Does agile matter?

Put more correctly, why do we use agile methods? Why do we use any methodology? What is the purpose of RUP, XP or Waterfall? Seems to me that the ultimate purpose for using any form of process is twofold.

  • To maximise production of value while minimising waste.
  • To minimise variation and increase repeatability.

In agile terms, ‘production of value’ could be translated as velocity, usually measured as ideal days per actual days. This is the value that tells you how efficiently you are delivering functionality in terms of developer productivity. Any activity that occurs that doesn’t produce value must be producing waste.

Minimising variation essentially boils down to trying to reduce the effect of random chance and unforseen circumstances on the outcome of the project, and increasing the accuracy of estimation and planning.

Seems to me that agile methods like XP tend to emphasise the first point, while high-ceremony methods like waterfall tend to focus more on the second one. Interesting.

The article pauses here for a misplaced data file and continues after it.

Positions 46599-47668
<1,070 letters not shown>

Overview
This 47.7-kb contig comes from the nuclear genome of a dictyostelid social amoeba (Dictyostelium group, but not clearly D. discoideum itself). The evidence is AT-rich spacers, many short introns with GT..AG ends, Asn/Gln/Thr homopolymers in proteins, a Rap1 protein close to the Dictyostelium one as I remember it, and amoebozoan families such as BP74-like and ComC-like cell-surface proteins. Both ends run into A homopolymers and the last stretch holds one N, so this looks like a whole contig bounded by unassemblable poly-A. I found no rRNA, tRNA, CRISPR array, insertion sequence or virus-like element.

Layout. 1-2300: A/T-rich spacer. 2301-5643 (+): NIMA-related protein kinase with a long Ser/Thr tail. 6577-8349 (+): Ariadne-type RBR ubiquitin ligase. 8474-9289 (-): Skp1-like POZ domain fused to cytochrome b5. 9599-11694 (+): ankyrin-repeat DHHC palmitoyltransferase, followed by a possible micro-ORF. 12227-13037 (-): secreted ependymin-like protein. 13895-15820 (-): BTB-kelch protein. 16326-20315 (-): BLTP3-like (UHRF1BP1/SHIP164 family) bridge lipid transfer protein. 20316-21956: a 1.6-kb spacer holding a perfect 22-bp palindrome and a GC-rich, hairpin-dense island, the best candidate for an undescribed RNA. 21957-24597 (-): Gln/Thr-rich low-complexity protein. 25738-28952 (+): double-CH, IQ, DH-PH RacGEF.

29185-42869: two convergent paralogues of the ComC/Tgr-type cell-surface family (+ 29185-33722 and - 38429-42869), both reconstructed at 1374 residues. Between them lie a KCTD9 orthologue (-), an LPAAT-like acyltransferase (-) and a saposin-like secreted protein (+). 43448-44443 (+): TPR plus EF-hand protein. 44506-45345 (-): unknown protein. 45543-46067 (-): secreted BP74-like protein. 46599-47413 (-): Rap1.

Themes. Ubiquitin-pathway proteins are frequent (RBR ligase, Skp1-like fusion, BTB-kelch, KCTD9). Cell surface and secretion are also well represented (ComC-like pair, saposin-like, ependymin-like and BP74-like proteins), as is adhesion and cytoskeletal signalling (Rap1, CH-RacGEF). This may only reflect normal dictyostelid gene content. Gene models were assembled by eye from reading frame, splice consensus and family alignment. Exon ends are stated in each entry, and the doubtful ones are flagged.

2 thoughts on “Does agile matter?

  1. High-ceremony methods may focus on minimising variation. The question is whether they are any good at it 🙂

    I find that agile methods seem to be a lot better at estimating and planning than high-ceremony methods. For example Release Plans (to take the XP route) tend to be accurate and get more accurate as time goes on, in my experience anyway.

    As for dealing with the effects of random chance – XP is built around being flexible in the face of external changes so it copes very well! As ever YMMV.

  2. Both high and low ceremony methods exist at a basic level to increase quality. Most important than what they try to do is what that means. We know nearly nothing about software development – it took a million years and a few revolutions for us to get to the Ikea stage for furniture, it should take less time for software but I’d be surprised if it involved fewer revolutions 🙂

    The high ceremony methods take one view, and the agile methods take another. But make no mistake that it both are attempting to maximise quality — we just don’t understand what that is yet.

Comments are closed.